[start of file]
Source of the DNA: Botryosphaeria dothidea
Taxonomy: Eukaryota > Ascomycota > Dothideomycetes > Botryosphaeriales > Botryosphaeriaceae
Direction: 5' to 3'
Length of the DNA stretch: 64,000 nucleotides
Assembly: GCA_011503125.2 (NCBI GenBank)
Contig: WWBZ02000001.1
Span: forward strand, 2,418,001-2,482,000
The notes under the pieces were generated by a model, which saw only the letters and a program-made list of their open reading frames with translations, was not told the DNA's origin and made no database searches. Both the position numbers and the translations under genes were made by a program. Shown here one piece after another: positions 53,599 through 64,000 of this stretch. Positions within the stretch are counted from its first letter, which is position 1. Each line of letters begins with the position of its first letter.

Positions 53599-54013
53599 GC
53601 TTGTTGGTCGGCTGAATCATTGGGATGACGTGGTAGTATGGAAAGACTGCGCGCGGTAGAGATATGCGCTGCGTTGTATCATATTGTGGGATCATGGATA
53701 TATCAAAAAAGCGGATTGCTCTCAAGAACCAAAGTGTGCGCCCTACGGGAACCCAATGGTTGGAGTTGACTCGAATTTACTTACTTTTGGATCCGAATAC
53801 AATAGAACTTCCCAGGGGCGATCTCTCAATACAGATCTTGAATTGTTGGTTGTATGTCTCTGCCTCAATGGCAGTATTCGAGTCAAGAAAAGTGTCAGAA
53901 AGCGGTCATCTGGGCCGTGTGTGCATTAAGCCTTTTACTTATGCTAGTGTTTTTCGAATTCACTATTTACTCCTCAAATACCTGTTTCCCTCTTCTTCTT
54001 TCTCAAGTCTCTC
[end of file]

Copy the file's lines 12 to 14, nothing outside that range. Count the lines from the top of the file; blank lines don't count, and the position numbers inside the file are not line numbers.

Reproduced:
53701 TATCAAAAAAGCGGATTGCTCTCAAGAACCAAAGTGTGCGCCCTACGGGAACCCAATGGTTGGAGTTGACTCGAATTTACTTACTTTTGGATCCGAATAC
53801 AATAGAACTTCCCAGGGGCGATCTCTCAATACAGATCTTGAATTGTTGGTTGTATGTCTCTGCCTCAATGGCAGTATTCGAGTCAAGAAAAGTGTCAGAA
53901 AGCGGTCATCTGGGCCGTGTGTGCATTAAGCCTTTTACTTATGCTAGTGTTTTTCGAATTCACTATTTACTCCTCAAATACCTGTTTCCCTCTTCTTCTT